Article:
The procedure of finishing the pad locations with a thin layer of solder to prepare the board for the eventual wave soldering or reflow soldering procedure that will occur at a later date after the components have been put.

The process of using the markings for part designations and element lays out to the board. Might be used to just the top or to both sides if elements are installed on both leading and bottom sides.

The procedure of separating multiple boards from a panel of identical boards; this procedure also permits cutting notches or slots into the board if required.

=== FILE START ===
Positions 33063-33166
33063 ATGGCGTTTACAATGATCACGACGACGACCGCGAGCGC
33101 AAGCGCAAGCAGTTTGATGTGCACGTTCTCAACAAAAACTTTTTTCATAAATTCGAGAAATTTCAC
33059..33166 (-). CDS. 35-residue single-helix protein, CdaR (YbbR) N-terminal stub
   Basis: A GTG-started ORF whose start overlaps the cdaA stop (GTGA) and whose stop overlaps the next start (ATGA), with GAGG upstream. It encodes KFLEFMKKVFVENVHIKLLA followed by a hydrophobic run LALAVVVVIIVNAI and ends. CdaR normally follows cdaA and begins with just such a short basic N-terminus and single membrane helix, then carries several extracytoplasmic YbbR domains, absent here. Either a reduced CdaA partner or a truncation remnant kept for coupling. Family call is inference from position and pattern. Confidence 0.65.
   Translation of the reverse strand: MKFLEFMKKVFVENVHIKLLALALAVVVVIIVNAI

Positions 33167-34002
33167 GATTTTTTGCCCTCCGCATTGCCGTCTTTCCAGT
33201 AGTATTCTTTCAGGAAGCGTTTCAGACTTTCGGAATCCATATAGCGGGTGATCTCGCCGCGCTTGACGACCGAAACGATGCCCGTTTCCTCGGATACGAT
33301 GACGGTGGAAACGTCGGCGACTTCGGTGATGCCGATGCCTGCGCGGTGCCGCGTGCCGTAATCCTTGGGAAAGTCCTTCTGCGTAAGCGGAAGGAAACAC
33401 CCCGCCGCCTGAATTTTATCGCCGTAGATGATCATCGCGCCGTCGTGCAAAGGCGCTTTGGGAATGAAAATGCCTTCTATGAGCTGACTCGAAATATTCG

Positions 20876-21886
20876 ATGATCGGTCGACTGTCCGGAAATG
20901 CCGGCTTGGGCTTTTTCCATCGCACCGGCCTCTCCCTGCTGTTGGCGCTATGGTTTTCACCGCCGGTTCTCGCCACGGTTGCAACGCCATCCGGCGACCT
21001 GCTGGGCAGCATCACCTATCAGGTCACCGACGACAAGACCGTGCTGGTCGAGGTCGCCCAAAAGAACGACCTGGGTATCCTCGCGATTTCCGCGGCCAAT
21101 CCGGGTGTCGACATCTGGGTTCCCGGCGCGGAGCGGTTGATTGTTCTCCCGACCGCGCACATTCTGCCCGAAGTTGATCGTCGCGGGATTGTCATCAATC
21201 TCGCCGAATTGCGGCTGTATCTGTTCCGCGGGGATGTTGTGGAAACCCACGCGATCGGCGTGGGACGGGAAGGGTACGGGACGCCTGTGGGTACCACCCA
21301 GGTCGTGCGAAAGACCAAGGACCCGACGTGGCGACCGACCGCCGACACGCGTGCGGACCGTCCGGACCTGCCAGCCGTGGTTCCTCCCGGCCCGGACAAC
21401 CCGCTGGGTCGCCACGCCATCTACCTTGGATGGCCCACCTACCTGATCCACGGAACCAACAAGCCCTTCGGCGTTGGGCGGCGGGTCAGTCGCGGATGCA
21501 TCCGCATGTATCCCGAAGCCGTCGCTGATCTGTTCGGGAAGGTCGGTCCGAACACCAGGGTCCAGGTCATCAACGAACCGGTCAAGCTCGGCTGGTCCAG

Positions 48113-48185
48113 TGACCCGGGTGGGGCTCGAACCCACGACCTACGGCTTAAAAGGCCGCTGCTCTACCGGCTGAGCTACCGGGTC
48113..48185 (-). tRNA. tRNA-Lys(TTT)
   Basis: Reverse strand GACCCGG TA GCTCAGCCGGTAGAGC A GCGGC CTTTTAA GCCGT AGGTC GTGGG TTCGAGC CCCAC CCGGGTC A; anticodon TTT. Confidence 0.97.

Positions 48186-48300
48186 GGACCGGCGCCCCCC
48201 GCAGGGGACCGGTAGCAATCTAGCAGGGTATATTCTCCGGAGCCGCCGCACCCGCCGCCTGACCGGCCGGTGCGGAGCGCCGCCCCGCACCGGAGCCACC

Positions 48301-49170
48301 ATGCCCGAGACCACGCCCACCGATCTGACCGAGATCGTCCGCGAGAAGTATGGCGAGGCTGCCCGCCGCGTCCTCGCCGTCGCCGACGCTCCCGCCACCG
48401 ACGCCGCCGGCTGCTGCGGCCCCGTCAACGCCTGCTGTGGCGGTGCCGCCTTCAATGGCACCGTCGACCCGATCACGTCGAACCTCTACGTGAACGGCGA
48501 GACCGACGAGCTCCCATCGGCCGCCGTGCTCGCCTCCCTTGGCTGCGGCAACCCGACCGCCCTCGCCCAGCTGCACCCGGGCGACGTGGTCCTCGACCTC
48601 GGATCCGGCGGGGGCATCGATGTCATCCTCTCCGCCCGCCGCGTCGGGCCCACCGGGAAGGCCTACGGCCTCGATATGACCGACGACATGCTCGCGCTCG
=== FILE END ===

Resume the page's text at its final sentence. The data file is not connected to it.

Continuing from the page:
A visual assessment of the boards; also can be the process of checking wall quality for plated through holes in multi-layer boards by cross-sectioning or other techniques.

The process of checking for continuity or shorted connections on the boards by means applying a voltage in between different points on the board and determining if a current circulation happens. Depending upon the board complexity, this procedure may need a specially developed test component and test program to incorporate with the electrical test system used by the board maker.